October 14, 2019

Rethinking Commercial Framing as Codes Evolve

by Eric Thompson

By now you’ve likely heard about the battle for the wall—whether on this very blog or elsewhere. It’s an important topic in our industry these days, and it has manufacturers and glaziers grappling with increasingly stringent thermal performance in applications of all kinds.

Whether it’s Mayor Bill DeBlasio blasting glass skyscrapers in NYC or the California Energy Commission’s goal of all new commercial construction achieving net zero energy consumption by 2030, these conversations are happening coast to coast. And it’s the duty of the fenestration industry to make sure our products and services are delivering the kind of performance the future will require.

Within the commercial space, where glass is king in the latest and greatest architectural designs, it’s important that we’re deploying the right technologies for glass to perform at its best—warm-edge spacers, low-E coatings and beyond. More broadly across commercial space, there’s ongoing opportunity to enhance thermal performance by rethinking commercial framing materials.

And that leads to a question: Is the industry ready to move beyond metal?

While vinyl windows have long been king in the residential space, aluminum and other metallic framing have continued to reign supreme in the commercial space largely due to the materials’ significant structural benefits.

But metal transfers heat, leading to a huge loss of energy, and that could become a bigger concern as the code crunch inevitably continues. There have been advancements of course—thermal break (strut or pour and debridge) technologies are used to isolate the conditioned space from the outside environment. These strategies aren’t extraordinarily complex, but continuing to “level up” when it comes to energy performance could become increasingly challenging.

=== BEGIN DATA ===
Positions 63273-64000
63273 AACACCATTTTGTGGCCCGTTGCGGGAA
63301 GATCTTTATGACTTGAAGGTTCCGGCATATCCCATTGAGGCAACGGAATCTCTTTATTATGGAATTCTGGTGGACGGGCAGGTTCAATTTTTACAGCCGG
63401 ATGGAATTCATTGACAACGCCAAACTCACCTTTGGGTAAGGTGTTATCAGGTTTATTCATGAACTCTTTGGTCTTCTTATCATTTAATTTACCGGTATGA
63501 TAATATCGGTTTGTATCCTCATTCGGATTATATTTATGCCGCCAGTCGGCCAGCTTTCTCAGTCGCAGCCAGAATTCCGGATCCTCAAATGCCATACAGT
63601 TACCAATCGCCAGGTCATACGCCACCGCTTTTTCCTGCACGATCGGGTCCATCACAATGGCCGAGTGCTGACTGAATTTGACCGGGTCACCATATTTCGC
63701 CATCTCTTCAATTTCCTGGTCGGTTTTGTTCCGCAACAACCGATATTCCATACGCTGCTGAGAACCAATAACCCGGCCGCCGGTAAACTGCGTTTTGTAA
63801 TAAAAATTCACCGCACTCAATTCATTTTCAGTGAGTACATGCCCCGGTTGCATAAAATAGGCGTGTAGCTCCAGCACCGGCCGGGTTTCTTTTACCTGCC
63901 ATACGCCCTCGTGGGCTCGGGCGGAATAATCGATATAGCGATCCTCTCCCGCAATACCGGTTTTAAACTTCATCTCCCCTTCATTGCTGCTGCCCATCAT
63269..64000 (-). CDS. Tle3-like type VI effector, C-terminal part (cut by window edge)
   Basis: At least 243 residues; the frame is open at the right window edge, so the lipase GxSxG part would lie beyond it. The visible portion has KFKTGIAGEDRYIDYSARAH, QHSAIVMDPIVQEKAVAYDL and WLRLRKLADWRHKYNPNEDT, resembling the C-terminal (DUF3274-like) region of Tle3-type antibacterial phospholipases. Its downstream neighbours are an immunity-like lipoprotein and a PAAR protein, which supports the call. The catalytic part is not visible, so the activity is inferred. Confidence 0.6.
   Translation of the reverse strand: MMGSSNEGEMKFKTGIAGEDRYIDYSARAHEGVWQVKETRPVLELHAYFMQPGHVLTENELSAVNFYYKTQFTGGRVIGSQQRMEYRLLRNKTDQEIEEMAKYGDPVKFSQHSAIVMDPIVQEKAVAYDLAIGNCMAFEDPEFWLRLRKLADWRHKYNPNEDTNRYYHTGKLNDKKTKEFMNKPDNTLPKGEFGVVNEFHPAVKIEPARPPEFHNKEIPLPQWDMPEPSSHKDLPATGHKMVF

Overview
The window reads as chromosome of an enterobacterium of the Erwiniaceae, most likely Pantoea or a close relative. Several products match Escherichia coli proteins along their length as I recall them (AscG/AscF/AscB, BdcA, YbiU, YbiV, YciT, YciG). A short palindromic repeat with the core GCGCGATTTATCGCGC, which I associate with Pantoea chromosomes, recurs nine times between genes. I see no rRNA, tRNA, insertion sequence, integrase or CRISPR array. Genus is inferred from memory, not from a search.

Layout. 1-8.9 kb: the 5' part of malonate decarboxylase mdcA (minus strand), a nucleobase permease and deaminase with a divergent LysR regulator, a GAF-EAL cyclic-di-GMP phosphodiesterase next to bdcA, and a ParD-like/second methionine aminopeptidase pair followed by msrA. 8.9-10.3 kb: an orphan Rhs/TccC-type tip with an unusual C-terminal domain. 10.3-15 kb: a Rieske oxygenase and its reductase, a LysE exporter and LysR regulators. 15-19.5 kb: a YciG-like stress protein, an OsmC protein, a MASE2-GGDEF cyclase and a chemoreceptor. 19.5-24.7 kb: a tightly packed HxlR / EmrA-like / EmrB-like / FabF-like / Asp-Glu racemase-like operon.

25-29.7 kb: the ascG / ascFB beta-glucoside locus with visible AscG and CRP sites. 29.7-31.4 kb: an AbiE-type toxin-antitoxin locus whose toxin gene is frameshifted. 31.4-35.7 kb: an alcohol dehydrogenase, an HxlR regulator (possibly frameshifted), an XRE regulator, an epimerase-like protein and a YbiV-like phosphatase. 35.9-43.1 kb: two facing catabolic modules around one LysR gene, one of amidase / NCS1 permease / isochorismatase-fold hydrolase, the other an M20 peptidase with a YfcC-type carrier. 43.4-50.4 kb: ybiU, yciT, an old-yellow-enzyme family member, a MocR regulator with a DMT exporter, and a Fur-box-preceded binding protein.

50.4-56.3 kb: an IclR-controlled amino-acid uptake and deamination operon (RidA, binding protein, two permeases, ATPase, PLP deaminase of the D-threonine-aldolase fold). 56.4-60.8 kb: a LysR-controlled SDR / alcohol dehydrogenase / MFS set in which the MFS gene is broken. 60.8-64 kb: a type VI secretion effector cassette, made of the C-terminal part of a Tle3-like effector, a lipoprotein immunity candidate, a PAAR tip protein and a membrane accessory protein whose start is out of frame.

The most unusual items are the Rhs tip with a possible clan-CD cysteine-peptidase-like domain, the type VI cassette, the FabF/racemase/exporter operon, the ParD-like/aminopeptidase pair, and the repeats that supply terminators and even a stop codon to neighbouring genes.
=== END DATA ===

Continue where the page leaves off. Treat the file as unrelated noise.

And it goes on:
That road may lead to dual pour and debridge, multiple or wider struts, foam filling or other options, but all add complexity and cost to the finished unit. So why not look elsewhere? There have been recent breakthroughs in domestically produced vinyl framing technology that can provide the thermal efficiency and structural integrity required in a variety of commercial applications.

While not yet widely adopted, high-performance vinyl framing can offer a simplified, cost-effective solution to the thermal/structural challenge for most commercial punched-opening and window wall applications. Just five years ago, these technologies weren’t taken very seriously in commercial circles. But today, with the help of some basic reinforcement materials, they are getting increased attention as they can help maintain thermal performance, structural integrity and design simplicity where it matters most.

Along with the technologies we’re already using to make glass more efficient, vinyl framing made by trusted extruders can help commercial windows deliver thermal performance to match tomorrow’s demands. It’s worth increased exploration by manufacturers looking to succeed in the commercial space with new and differentiated products.

Questions or comments? Contact me directly at Eric.Thompson@Quanex.com.

For more information about Quanex visit www.quanex.com
Posted: October 14, 2019 by Eric Thompson Filed under: vinyl, windows